A neo-Cold War thriller would seem like just the ticket for cineastes who fondly recall Iron Curtain-courting capers on the order of The Spy Who Came In from the Cold, Fail-Safe and select James Bond tales. And the title of this feature even suggests a nod to that significant chunk of 20th century history involving U.S.-U.S.S.R. tensions: After all, SALT (Strategic Arms Limitations Talks) was the name given to the discussions centering on reducing both nations' arsenals of nuclear weapons. Unfortunately, the majority of this frequently daft picture fails to pay honor either to its cinematic predecessors or to its real-life milieu: Extracting the occasional misplaced titter from disbelieving viewers, it stirs memories less of John le Carre and more of Yakov Smirnoff.
Angelina Jolie, again proving herself to be a potent action star (when is someone going to offer her a Marvel or DC superheroine to play?), headlines as Evelyn Salt, a CIA agent accused of being a Russian spy. Her boss (Liev Schreiber) believes her to be innocent, while another agency suit (Chiwetel Ejiofor) is convinced of her guilt. Salt is forced to escape from her CIA stronghold -- she can only clear her name and protect her unsuspecting husband (August Diehl) if she's free -- but as she follows a trail of clues, it begins to appear as if maybe even she's not completely certain about her own identity.
In a role previously envisioned for Tom Cruise (who opted to make the thematically similar but marginally more entertaining Knight and Day instead), Jolie is practically the whole show; the rest is negligible, from the repetitive (if well-staged) chase sequences to the absurd plotting, which -- thanks to obvious casting in a key role and director Phillip Noyce's previous handling of the exact same plot pirouette in the Jack Ryan adventure Patriot Games -- culminates in a final twist that can be spotted even before moviegoers manage to crack the top layer of their buttered popcorn at the film's start. There's already talk of a sequel to Salt, but it's going to have to provide a lot more flavor than this bland offering.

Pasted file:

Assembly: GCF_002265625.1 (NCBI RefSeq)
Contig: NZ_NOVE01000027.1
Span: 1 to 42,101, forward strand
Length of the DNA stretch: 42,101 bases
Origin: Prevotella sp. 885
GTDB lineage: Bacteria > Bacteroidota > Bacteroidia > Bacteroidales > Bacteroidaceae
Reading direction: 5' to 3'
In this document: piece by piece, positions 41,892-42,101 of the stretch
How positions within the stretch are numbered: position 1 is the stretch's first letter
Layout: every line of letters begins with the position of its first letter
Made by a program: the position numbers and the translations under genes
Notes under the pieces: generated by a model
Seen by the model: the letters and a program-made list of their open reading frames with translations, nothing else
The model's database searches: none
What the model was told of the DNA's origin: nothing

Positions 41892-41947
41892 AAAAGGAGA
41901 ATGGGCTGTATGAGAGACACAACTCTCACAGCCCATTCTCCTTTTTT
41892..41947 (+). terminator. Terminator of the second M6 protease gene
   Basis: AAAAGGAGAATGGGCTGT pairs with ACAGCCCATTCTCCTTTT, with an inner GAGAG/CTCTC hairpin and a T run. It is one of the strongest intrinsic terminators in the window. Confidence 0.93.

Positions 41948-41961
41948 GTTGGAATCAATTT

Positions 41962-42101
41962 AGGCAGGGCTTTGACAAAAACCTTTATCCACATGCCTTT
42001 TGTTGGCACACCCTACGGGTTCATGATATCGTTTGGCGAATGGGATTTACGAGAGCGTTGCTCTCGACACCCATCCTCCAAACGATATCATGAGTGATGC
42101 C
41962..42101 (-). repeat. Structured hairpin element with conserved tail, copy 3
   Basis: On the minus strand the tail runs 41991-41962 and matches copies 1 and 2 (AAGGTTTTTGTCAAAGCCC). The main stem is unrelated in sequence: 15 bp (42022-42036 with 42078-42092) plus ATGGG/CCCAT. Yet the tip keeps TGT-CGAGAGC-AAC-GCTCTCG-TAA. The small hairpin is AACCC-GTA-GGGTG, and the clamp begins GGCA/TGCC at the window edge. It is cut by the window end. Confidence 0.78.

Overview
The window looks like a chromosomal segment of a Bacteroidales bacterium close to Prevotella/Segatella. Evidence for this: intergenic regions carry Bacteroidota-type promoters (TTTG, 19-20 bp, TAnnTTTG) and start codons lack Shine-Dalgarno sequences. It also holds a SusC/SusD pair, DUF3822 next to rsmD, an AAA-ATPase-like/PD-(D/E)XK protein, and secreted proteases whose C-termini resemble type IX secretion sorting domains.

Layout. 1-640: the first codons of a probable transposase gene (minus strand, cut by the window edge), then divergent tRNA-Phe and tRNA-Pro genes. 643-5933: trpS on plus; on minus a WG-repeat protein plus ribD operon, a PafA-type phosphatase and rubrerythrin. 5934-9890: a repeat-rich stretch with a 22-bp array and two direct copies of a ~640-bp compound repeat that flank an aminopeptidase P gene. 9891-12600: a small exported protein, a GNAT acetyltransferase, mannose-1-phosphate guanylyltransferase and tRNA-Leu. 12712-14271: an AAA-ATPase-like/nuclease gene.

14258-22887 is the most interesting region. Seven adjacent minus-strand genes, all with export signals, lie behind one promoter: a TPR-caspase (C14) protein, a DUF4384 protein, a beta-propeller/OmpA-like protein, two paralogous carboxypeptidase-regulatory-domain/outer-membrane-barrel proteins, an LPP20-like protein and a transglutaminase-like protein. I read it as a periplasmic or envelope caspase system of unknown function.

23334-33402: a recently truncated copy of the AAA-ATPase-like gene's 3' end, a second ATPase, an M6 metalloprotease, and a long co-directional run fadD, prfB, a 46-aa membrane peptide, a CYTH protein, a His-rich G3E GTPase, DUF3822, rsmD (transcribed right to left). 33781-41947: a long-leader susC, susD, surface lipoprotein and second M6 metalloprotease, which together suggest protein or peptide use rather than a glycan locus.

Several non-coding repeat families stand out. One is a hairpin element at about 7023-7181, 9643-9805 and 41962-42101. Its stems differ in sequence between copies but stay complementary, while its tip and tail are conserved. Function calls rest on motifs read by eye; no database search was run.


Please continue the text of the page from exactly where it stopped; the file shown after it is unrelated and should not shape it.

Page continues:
THE KIDS ARE ALL RIGHT
Yet one more movie exploring family dysfunction might sound like a slog through well-trodden indie film terrain, yet writer-director Lisa Cholodenko's The Kids Are All Right is written with such perception, directed with such sensitivity and acted with such brio that the result is not only a path paved with good intentions but also one lined with loving detail.
Besides, while many films of this ilk focus more on the "dysfunction" -- often with a trace of bemusement if not outright condescension -- this one centers more on the "family," specifically, how a true family is determined not by society-approved labels but by the hard work that molds all those involved, and how simply wanting to belong to a family doesn't mean that carte blanche will (or should) automatically be given.
Annette Bening and Julianne Moore star as the anal-retentive Nic and the openhearted Jules, a married lesbian couple with two upstanding children, 18-year-old Joni (Alice in Wonderland's Mia Wasikowska) and 15-year-old Laser (Josh Hutcherson). The kids decide that they'd like to meet their biological father, the man who donated the sperm that led to both their conceptions. He turns out to be the laid-back Paul (Mark Ruffalo), whose scruffy demeanor and easygoing attitude eventually earn the affection of the kids and Jules but sets Nic on edge. Unsure of how to allow this man into their collective lives, the adults try to determine what's best for all involved, not once imagining the unexpected consequences that loom on the horizon.
Even more than in her previous efforts High Art and Laurel Canyon, Cholodenko demonstrates a real grasp on the manner in which people express themselves through both words and actions. Such a command of dialogue and circumstance leads to a number of choice moments throughout the picture, whether meaningful (Jules delivers a terrific speech about the difficulties in keeping a marriage together) or merely a throwaway (Laser's idiotic buddy has an odd way of bothering animals, to say the least). That this screenplay has been translated into imagery with the help of five terrific performances (although Moore emerges first among equals) makes the whole enterprise as inviting as a Thanksgiving dinner.